The future of free preventive care and health screenings rests in the hands of judges and lawmakers – but for now, patients can keep getting them
The best things in life are free. Or so the saying goes.
And for the last 13 years, some of the best things for your health have been free too – like screenings to look for early signs of cancer, diabetes, depression or other problems, and tools to help people stop smoking, reduce their risk of heart disease or prevent serious infections.
You might not have noticed it, but you haven’t had to pay out of your own pocket for many of these for more than a decade.
And the number of preventive services that you can get without spending money has grown over that time. That’s because new research can show what works best for finding or preventing future problems in people of certain ages, or with certain conditions.
But now, the future of this free-to-you coverage hangs in the balance, because of a court case working its way upward from Texas to the Supreme Court.
Nothing has changed for patients yet. Right now, these kinds of care are still available without cost.
But that could change in future depending on how the court case goes. Some or all patients could have to start paying again – even if new research shows that they really could benefit.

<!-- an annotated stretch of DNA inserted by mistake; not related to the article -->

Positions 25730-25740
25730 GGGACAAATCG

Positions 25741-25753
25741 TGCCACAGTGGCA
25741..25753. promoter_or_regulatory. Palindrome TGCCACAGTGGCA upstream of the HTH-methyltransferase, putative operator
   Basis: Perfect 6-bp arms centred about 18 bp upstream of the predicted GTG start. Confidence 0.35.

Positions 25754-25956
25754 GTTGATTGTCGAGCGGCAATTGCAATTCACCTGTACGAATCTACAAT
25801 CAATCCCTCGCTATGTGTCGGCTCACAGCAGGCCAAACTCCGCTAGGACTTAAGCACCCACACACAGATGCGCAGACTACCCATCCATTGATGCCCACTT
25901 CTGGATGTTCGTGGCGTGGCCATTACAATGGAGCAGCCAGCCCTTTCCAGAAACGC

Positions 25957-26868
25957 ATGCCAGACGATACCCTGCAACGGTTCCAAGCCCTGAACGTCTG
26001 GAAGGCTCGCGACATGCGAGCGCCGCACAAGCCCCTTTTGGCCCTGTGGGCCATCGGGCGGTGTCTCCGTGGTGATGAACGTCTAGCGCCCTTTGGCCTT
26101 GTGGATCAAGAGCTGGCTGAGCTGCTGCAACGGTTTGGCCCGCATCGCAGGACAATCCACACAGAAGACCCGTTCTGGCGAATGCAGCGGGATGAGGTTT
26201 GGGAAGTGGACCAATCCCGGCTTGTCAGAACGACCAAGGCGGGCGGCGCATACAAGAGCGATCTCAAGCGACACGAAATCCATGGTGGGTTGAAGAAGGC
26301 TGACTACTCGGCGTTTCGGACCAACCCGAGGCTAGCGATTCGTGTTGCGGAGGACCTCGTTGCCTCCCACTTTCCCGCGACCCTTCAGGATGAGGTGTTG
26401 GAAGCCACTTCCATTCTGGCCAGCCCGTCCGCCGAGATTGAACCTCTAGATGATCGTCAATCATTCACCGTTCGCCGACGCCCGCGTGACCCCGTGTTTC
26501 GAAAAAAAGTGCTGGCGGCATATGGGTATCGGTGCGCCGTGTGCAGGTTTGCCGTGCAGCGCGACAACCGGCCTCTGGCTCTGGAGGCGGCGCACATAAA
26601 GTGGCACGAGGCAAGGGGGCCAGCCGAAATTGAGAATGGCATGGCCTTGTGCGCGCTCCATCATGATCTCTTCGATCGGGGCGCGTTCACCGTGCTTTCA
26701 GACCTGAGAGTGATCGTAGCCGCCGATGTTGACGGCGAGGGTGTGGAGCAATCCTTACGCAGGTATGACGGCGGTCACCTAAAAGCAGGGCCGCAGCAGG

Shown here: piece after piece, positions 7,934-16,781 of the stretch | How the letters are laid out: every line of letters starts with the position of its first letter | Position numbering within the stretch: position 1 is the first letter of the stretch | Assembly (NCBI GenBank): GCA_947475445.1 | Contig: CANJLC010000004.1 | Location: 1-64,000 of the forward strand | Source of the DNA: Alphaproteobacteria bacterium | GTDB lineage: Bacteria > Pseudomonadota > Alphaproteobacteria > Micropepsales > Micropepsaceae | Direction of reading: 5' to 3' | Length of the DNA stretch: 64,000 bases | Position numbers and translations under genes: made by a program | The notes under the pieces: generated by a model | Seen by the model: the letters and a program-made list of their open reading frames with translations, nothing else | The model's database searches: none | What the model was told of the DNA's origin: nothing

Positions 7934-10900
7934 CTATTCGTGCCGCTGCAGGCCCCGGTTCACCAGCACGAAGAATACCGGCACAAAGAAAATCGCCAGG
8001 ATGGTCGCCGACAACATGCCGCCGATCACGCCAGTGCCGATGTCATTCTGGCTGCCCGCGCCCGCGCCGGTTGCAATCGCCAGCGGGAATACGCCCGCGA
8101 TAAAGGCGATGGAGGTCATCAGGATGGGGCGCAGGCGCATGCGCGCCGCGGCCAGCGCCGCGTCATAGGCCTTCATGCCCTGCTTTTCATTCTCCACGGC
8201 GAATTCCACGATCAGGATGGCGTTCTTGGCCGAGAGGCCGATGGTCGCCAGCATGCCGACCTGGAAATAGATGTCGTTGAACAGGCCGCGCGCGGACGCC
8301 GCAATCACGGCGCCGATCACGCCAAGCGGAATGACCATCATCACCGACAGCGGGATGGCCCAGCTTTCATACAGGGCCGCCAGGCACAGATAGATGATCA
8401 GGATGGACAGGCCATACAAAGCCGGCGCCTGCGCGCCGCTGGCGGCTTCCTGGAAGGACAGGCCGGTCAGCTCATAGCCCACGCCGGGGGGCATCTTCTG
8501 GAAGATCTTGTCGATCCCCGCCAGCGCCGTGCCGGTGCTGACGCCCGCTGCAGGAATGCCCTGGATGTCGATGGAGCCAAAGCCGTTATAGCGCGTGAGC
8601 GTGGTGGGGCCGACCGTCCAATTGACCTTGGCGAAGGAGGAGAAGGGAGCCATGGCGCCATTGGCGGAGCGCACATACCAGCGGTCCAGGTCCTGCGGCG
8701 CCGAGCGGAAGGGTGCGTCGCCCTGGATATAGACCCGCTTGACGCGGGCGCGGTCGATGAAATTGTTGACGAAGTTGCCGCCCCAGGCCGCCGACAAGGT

Two of the top national experts on this topic are University of Michigan professors who study the clinical, equity, financial and legal impacts of American health care. One – a physician -- helped design, implement and evaluate the no-cost preventive services provision. The other – a lawyer -- is an expert in the legal issues surrounding this case that could potentially effect over 150 million Americans.
Both want more people to be aware of what’s going on and what the outcome of the legal challenge might mean for those who currently received these services at no cost.
“This case holds the potential to create a barrier to potentially life-altering screening tests, but there is a potential one-line legislative fix that could preserve cost-free access,” says A. Mark Fendrick, M.D., a professor of internal medicine at Michigan Medicine and director of the Center for Value-Based Insurance Design.